Bhindi Bazaar not worth visiting

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  • Tuesday, June 21, 2011
  • Film: Bhindi Bazaar Inc (A)

    Cast: Gautam Verma, Prashant Narayanan, Kay Kay Menon, Pawan Malhotra, Piyush Mishra, Deepti Naval, Shilpa Shukla, Vedita Pratap Singh, Caterina Lopez, Shweta Verma
    Director: Ankush Bhatt
    Rating: *

    What happens when amateur, inexperienced, and inefficient hands deal with an important project that holds the key to a whole new world?

    Most likely you get a half-baked product, lethargically put together that may hold your attention for a short span but not enough to keep you hooked.

    Bhindi Bazaar Inc is one such product whose packaging is attractive, but the real stuff turns out to be damp squib. Set in South Mumbai’s Bhendi Bazaar area, this edgy thriller introduces its setting and characters interspersed with a game of chess between protagonists Tez (Gautam) and Shroff (Menon).

    It is at Bhendi Bazaar that aspirations end at being the 'mamu’ (boss) of your area. It is by the railway tracks that rival gangs of petty pickpockets led by Mamu (Malhotra) and Pandey (Mishra) checkmate their childhood friends and colleague to earn the coveted ‘mamu’ tag. These power crazy men spin tales of deceit, lies, greed and yes, love (with the same woman!).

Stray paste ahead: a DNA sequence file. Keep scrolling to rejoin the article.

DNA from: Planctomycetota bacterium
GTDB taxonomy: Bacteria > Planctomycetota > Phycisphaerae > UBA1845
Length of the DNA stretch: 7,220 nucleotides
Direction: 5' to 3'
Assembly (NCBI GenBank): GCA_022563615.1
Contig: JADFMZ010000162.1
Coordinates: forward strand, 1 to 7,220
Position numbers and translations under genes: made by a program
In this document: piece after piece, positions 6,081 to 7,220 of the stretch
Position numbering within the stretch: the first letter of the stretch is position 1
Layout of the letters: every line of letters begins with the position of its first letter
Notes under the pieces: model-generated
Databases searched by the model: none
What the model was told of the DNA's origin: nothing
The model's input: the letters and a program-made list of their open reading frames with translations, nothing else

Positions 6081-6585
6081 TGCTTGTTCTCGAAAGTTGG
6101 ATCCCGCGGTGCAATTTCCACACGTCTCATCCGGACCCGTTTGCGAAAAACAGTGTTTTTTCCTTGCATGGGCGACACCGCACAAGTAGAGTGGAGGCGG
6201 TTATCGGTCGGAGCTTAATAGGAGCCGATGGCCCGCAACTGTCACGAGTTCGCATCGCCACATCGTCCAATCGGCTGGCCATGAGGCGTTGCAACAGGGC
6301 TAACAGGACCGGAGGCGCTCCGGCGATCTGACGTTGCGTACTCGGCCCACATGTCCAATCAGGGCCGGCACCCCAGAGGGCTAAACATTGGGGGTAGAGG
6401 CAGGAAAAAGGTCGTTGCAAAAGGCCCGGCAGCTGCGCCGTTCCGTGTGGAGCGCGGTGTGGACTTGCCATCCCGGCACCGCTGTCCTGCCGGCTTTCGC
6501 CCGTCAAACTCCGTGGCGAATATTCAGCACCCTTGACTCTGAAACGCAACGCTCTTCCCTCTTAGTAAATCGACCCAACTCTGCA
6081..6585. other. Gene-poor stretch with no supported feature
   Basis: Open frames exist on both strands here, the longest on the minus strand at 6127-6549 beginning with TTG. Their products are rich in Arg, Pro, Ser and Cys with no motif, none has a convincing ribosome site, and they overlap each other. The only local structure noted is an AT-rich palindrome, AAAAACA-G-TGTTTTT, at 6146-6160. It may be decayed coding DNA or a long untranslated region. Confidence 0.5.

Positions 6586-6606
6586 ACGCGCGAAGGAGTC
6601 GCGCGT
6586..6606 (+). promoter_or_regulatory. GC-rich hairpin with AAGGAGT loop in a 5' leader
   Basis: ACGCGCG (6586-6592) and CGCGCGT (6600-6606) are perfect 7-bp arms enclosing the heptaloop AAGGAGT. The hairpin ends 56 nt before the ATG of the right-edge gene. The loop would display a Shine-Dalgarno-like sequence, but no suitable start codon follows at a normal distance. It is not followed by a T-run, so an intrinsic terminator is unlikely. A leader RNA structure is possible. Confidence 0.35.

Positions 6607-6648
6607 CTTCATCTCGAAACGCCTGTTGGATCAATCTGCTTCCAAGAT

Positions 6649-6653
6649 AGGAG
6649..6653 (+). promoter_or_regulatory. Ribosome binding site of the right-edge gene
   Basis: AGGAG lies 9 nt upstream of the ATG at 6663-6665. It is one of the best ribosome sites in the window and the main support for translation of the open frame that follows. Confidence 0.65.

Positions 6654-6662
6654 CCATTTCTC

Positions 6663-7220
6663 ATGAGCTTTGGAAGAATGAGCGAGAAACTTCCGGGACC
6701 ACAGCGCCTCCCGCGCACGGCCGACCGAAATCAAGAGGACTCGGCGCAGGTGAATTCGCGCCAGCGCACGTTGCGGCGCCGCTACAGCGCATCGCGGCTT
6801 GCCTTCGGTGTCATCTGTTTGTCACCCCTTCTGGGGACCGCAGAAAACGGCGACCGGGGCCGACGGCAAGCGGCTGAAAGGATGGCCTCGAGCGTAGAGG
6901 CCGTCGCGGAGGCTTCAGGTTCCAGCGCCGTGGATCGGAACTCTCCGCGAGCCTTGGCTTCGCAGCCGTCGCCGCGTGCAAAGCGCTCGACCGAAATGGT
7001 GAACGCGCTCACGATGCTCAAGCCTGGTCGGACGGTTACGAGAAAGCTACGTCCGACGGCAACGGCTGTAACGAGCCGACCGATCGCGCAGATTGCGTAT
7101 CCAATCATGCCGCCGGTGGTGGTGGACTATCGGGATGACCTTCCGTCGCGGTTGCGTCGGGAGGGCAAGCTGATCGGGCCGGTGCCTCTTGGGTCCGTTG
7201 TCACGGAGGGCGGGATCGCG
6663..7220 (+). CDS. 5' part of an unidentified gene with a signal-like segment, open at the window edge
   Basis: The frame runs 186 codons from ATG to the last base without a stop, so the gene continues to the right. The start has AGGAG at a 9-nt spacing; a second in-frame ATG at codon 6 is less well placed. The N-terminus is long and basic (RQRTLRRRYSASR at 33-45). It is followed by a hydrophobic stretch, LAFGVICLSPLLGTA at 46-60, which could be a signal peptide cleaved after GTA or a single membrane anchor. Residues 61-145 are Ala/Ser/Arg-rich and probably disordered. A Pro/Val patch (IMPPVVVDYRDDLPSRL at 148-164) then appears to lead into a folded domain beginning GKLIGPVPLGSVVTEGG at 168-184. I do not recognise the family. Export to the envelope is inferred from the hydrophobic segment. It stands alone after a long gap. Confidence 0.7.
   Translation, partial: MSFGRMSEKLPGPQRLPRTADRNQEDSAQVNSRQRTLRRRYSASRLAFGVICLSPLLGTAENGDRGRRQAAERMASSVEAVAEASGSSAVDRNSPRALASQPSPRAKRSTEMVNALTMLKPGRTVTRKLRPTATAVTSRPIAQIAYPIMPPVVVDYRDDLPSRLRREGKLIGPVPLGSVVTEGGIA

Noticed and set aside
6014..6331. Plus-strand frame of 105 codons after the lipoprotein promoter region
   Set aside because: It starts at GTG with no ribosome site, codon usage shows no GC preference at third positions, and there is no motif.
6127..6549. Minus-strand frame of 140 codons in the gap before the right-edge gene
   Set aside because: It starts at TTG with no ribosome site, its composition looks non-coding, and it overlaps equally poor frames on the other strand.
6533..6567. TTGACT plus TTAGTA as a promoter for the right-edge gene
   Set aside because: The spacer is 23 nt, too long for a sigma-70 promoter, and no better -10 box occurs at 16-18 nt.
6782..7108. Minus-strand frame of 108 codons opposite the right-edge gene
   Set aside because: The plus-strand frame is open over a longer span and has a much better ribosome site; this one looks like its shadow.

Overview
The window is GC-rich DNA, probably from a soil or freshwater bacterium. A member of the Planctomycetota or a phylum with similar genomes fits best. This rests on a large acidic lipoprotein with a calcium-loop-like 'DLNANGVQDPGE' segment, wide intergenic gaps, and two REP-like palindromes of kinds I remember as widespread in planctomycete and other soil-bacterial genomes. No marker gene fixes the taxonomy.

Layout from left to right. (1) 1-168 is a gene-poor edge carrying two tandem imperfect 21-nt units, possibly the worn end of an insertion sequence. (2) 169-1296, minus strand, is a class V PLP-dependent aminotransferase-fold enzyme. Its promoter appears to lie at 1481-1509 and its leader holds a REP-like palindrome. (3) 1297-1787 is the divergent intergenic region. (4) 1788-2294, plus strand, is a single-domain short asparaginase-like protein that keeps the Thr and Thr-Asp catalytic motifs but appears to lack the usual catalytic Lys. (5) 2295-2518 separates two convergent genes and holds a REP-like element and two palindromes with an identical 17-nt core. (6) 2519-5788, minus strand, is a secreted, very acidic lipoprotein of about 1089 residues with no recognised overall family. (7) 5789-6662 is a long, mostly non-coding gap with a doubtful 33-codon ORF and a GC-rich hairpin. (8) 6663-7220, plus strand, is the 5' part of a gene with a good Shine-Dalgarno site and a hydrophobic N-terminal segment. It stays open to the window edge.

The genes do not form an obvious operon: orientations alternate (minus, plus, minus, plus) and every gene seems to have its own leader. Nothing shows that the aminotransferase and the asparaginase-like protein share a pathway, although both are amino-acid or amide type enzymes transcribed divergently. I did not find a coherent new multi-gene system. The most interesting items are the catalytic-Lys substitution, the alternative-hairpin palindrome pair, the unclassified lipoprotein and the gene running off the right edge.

Cleverly created chess moves segue beautifully into the screenplay (perhaps the only merit going for the film). Cinematographer Ramshreyas Rao captures well the soiled and gritty by-lanes of the locality where each inhabitant aspires to own a flat in Malabar Hill, the posh neighbourhood. The kite chasing sequence is particularly well-conceived and executed.

    In the quest to make it an edge-of-the-seat thriller, debutant director Ankush Bhatt fails to present a coherent story in the first half. The second half meanders with only a few suspense elements breathing life into the screenplay at the fag end.

    By this time, you’ve run out of patience, taken up mostly by the tasteless item number by Caterina Lopez and heavy duty bedding by newcomer Vedita, whose presence in the film is never fully justified. The dialogue is wannabe, aimed at being etched for eternity in public conscience but failing miserably.

    Showcasing masks of human personality, plagued by the inevitable lure of temptation seems to have been story writer Ghalib Asad Bhopalis’s noble intention, gone awfully wrong at the editing table. The music is jarring and forgettable.

    Newcomer Gautam shows promise as Tez, but will have to be seen acting more to prove his versatility. Narayanan plays the bad guy with aplomb, and now we’d like to see him expand his horizons. Menon has little screen time, but definitely shines. Malhotra and Mishra are the show-stealers as Mamu and Pandey as they stand out as leaders of their respective gangs. The sidekicks do a satisfactory job too. The women, (Naval, Vedita) with the exception of Shukla don’t have much to do. Shukla is impressive. It’s beyond imagination how, with a cast so talented, a promising project like Bhindi Bazaar could go awry.

    It’s certainly no ‘risk’ to miss out on the momentary thrills that Bhindi Bazaar offers. If you’re not a hopeless Mumbai freak in search of these, stay at home, sip a cup of chai and enjoy the rains.


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